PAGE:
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Adequate investment in equality-based education is widely accepted as one of the key components as well as a strong base for the progress of developing countries. Despite this, educational progress in India has been impeded badly by low budgets as well as inequalities.

There is near consensus, even at the official level, regarding the need to take government educational budget to the level of around 6% of GNP (as stated in the National Education Policy as well), combining union and state budgets. Despite this the union budget for education, as per the latest allocation for 2023-24, amounts to only 0.37% of GNP while the combined contribution of budgets of 28 states to education amounted to 2.7 per cent of GNP, as per the original allocation made in 2022-23( Budget Estimate or BE). The data here is based on allocations made to education ministry in the union budget, while in the case of states all educational allocations are covered.

While providing this data the Centre for Budget and Governance Accountability (CBGA) has stated in its latest budget analysis report, 2023-24, titled ‘Walking the Tightrope’ that in union budgets in recent years there has been an overall declining trend in the allocation for education when seen as a percentage of the total budget as well as GNP. When seen as a share of total budget, the actual expenditure on education was 3.5% in 2018-19 and this dipped to 2.5% in 2023-24 (budget estimate). In between there were ups and downs, the lowest point being 2.1% in 2021-22 (actual expenditure) and the highest being 3.5% in 2023-24. When seen as percentage of GNP, the spending on education was the highest in 2019-20 at 0.45% and dipped to 0.37% in 2023-24 (budget estimate). The lowest point for this was 0.34% in 2021-22 (in terms of actual expenditure). In the case of state government budgets, there is more of a mixed record, not a trend of clear increase or decrease.

On the whole, as stated earlier, the spending in education is shockingly below what is considered desirable—about 6% of GNP. So what is needed is a significant increase per year which will make it possible to achieve the goal of 6% of GNP within a few years, but this kind of significant increase is just not happening. What we see are moderate increases at best, and in fact even these are partly and sometimes even overly covered up by inflation. In top of this, there are also frequent cuts while preparing revised estimates (RE).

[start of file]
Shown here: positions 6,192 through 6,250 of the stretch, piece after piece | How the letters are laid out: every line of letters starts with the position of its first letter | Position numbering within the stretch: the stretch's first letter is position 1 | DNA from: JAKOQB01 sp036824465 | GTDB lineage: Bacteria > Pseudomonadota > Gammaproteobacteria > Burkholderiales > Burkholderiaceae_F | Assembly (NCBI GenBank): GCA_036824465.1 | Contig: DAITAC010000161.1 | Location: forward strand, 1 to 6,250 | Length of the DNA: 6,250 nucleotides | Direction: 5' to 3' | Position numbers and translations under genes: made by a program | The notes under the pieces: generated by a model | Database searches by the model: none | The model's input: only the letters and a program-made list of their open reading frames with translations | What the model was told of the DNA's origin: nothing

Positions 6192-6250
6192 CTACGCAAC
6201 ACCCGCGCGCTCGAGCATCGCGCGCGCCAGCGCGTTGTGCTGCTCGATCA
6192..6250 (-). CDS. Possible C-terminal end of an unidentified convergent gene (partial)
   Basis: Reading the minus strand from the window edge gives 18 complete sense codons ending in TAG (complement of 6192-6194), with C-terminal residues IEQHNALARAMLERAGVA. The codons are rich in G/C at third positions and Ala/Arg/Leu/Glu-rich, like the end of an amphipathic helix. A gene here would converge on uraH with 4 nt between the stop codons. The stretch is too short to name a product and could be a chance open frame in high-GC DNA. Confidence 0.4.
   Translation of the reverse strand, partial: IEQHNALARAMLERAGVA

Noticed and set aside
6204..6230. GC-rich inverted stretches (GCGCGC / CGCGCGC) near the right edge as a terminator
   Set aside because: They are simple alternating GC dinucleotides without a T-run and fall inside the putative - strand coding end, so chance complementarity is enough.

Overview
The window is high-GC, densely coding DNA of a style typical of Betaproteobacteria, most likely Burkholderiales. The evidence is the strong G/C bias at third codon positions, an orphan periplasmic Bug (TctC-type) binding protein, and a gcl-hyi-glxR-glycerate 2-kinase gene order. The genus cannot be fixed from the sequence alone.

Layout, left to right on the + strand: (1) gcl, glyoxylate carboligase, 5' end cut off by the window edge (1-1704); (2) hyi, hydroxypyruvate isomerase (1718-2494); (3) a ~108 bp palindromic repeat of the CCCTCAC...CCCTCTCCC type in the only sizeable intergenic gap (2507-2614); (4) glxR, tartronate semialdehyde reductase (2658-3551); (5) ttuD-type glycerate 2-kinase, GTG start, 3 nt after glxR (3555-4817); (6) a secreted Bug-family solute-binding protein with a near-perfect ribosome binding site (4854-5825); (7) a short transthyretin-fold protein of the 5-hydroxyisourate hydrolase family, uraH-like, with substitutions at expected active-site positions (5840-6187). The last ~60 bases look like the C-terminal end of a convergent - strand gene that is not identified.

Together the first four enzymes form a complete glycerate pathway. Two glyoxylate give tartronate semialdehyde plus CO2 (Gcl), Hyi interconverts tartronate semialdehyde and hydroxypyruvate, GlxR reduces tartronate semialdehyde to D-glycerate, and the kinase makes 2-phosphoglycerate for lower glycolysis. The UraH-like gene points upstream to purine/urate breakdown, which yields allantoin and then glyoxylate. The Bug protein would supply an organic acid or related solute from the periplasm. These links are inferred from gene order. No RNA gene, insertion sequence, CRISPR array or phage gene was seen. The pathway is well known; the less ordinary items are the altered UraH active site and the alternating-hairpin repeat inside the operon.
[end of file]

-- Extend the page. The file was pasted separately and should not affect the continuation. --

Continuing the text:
This year, in 2023-24, the allocation for school education and literacy is INR 68805 crore, just marginally higher in nominal terms compared to the original allocation (budget estimate or B.E.) of the previous year which was INR 63449 crore. However even this low BE last year was cut by about INR 4400 cr. when the revised estimate for 2022-23 was prepared.

The allocation for the most important program of school education, the Samagra Shiksha Abhiyan (SSA), is INR 37453 crore, hardly any rise over the BE for the previous year, which was INR 37383  crore. Meanwhile, it should be noted that at the time for preparing RE last year INR 5231 crore was slashed and one can only imagine the kind of problems such a huge cut must have caused in many schools.

Here it may be noted that, as mentioned in SSA documents, from class I to VIII as many as 5.6 lakh vacancies of teachers wait to be filled, considering data of only 15 states. Only about 30% of staff positions in Block Resource Centers (school education) are filled. 33% schools lack functional electricity connection while 66% lack internet connectivity.

The inadequacy of the educational budgets is also revealed by the fact that actual allocations have frequently fallen much short of the projection by the Education Ministry. During 2021-22 projection to Ministry of Finance by Ministry of Education for SSA amounted to INR 57914 crore, while allocation was only INR 31050 crore. Expenditure was lesser still at INR 25061 crore. The Parliamentary Standing Committee has also drawn attention to the consistent underfunding of SSA. Delays in release of funds also create problems. In financial year 2022-23, till December 6 only about 50% of the budget for SSA had been released.

Apart from low budgeting, progress of education has been marred by inequalities. The increasing drift towards privatization of education has meant that more and more high fee schools offering many lavish facilities are being established at the same time as many government schools lack basic needs. What is more, even the government is accentuating inequalities in education sector by concentrating a big share of its meager budget on elite educational institutions. To give an example, 26% of the budget for school education in 2023-24 is devoted to Kendriya/Navodaya/PM Shri Model Schools, where only about 1% of the total school students study. In the case of the Department of higher education also there is excessive concern for IITs and elite institutions.

Clearly these trends of education are not in keeping with the real needs for broad-based progress of education in India. We need much higher allocations for education, particularly for programs like SSA which are of critical importance for ordinary schools and students, as well as better utilization of allocated funds and much greater equality in the educational sector.

Bharat Dogra is Honorary Convener, Campaign to Save Earth Now. His recent books include Protecting Earth for Children, When the Two Streams Met and A Day in 2071.

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